(Hereditary Hemochromatosis; Primary Hemochromatosis)
In the United States, over 1 million people have hemochromatosis. Men are affected more often than women. The disorder is potentially fatal but is usually treatable. (See also Overview of Iron Overload.)
People absorb iron from food they eat. Most of the iron is contained in red blood cells.
Hemochromatosis is hereditary. It can be caused by several different genetic mutations.
The most common mutation causes
Type 1 hemochromatosis involves mutation of the HFE (homeostatic iron regulator) gene. It occurs in people of Northern European background. The person must inherit a mutated gene from both parents to be affected. The HFE gene makes a protein that senses the amount of iron in the body. A mutation in the gene allows too much iron to be absorbed from the diet.
Other mutations cause similar disorders
TFR2 mutations impair the body's ability to control iron absorption into certain cells. Although the types of hemochromatosis vary in age at which they appear, the symptoms and complications of iron overload are the same in all.
Usually, symptoms develop gradually, and the disorder may not be noticed until iron accumulation is excessive. Often no symptoms appear until middle age or later. Sometimes the first symptoms are vague, such as fatigue or weakness, and may not be noticed or may be attributed to some other disorder. In women, symptoms usually start after menopause because of the loss of iron during menstrual bleeding and the increased requirement for iron during pregnancy.
Symptoms vary because iron accumulation can damage any part of the body, including the brain, liver, pancreas, lungs, or heart. The first symptoms, particularly in men, may be those of cirrhosis (due to liver damage) or those of diabetes (due to pancreas damage). Or, the first symptoms, particularly in women, may be vague and affect the whole body. Fatigue is an example. Liver disease is the most common problem. The following problems can also occur:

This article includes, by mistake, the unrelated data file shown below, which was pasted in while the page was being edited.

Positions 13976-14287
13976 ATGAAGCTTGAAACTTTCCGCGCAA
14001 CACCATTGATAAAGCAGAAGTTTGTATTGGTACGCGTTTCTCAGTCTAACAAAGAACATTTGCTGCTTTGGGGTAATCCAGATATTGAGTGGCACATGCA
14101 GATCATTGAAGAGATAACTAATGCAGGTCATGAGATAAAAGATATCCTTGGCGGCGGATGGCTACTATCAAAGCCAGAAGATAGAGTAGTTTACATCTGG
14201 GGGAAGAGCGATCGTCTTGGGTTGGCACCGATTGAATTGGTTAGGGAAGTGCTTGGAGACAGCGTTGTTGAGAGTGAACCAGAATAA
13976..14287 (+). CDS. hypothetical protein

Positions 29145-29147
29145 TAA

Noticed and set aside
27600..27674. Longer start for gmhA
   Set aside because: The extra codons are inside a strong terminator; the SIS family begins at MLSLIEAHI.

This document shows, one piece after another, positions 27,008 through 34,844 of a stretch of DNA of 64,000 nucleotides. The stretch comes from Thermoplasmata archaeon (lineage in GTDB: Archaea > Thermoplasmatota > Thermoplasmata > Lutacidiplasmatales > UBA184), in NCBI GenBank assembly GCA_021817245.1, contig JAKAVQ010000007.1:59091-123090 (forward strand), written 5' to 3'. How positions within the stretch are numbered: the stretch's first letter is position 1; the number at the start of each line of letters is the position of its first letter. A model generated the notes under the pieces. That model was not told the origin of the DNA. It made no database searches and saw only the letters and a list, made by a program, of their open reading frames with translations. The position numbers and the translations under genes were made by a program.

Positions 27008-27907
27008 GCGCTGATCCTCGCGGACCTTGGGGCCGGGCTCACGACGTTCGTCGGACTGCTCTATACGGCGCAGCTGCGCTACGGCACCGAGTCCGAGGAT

In many men, levels of male hormones decrease. Erectile dysfunction may occur.
Hemochromatosis can worsen neurologic disorders that are already present.
Identifying hemochromatosis based on symptoms may be difficult. However, blood tests can identify people who should have further evaluation. These tests measure blood levels of
If the ferritin level and the percentage of iron in transferrin (transferrin saturation) are high, genetic testing is usually done to confirm the diagnosis. A liver biopsy and/or magnetic resonance imaging (MRI) of the liver may be necessary to determine whether the liver has been damaged.
Genetic testing is recommended for people with hemochromatosis, and all of their first-degree relatives (siblings, parents, and children) should be screened for hemochromatosis by measuring their iron levels.
Usually, removing blood (phlebotomy) is the best treatment. It prevents additional organ damage but does not reverse existing damage. Phlebotomy is initially done once or sometimes twice a week. Each time, about 500 milliliters (1 pint or 1 unit) of blood is removed until the iron level and percentage of iron in transferrin are normal. Phlebotomy is then done periodically to keep iron stores at normal levels.
People should be treated if they have diabetes, heart failure, erectile dysfunction, or other complications. People with cirrhosis should have a liver ultrasound every 6 months to screen for liver cancer.
People can eat a normal, healthy diet, including iron-containing foods. Doctors may tell people to limit alcohol consumption because alcohol can increase iron absorption and also increases the risk of cirrhosis.
With early diagnosis and treatment of hemochromatosis, a long, healthy life is expected.
The following are some English-language resources that may be useful. Please note that THE MANUAL is not responsible for the content of these resources.